Screen Time is Slate’s pop-up blog about children’s TV, everywhere kids see it.
Jerry Falwell made his living finding gay people where they didn’t belong. “Remember … homosexuals do not reproduce,” the televangelist and activist warned his followers in 1981. “They recruit!” He claimed to have confronted President Carter about why he employed “practicing homosexuals” in the White House in 1980. When Ellen DeGeneres’ sitcom character came out of the closet in 1997, he called her “Ellen Degenerate.”
So when Falwell claimed in 1999 to have discovered that one of the Teletubbies was gay, it seemed like yet another example of his proprietary blend of viciousness and absurdity. Teletubbies, a British import for preschoolers that aired on PBS between 1998 and 2008, was so harmless it was almost a parody of children’s television. It featured four rotund creatures who lived in a stylized English countryside where they spent their time eating toast and custard, rolling around in meadows, and babbling in high-pitched baby talk. To modern sensibilities, the most offensive thing about them is that they all had television screens embedded in their bellies.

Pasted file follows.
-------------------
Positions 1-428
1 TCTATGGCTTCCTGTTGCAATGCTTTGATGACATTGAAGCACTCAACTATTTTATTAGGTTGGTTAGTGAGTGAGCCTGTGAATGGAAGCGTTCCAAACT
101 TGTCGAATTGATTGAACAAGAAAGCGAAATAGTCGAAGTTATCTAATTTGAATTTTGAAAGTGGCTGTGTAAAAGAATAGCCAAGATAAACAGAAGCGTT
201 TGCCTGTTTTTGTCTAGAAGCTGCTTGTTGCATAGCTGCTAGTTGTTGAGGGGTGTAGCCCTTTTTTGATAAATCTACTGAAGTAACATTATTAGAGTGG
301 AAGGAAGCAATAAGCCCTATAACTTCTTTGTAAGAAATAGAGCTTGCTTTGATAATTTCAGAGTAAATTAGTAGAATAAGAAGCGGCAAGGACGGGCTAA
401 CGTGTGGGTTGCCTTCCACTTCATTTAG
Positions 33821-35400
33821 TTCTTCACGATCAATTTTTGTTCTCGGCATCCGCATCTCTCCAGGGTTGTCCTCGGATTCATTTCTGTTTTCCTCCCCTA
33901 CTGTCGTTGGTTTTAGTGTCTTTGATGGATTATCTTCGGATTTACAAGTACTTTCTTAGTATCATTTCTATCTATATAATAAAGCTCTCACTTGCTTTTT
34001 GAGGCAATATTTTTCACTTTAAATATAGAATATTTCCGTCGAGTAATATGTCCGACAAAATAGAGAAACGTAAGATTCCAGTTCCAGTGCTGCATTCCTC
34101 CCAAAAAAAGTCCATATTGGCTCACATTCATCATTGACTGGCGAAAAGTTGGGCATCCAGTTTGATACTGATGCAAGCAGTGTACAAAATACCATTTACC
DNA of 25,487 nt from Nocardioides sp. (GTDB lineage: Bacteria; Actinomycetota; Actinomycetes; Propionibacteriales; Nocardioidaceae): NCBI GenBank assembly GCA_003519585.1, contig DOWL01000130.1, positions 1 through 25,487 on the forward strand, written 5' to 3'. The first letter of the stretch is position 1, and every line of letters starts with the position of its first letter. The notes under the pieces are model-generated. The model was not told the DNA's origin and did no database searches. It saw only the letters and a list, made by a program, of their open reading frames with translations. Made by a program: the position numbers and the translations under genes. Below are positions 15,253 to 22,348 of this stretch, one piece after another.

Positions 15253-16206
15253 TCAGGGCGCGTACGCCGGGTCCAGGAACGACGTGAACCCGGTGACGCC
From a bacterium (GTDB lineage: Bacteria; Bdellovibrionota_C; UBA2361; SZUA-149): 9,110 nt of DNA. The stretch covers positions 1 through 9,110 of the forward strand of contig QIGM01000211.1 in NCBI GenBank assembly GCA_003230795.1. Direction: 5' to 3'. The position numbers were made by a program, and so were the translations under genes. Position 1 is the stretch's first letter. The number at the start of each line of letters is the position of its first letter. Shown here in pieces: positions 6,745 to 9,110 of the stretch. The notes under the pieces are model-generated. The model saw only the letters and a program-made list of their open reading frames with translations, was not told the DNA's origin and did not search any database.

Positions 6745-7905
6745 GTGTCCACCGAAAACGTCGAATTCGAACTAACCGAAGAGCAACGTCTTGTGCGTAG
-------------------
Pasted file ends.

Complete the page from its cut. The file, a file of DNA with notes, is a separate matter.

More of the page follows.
But Falwell saw something off about Tinky Winky, the largest pal in Teletubbyland. “He is purple—the gay pride color, and his antenna is shaped like a triangle—the gay pride symbol,” Falwell wrote in an issue of his own magazine. The character had a boy’s voice, he continued, but he often carried a red purse—ahem. The article was titled “Parents Alert: Tinky Winky Comes Out of the Closet.” Falwell doubled down in an appearance on the Today show. To have “little boys running around with purses and acting effeminate and leaving the idea that the masculine male, the feminine female is out, and gay is OK” is something “Christians do not agree with,” he told Katie Couric.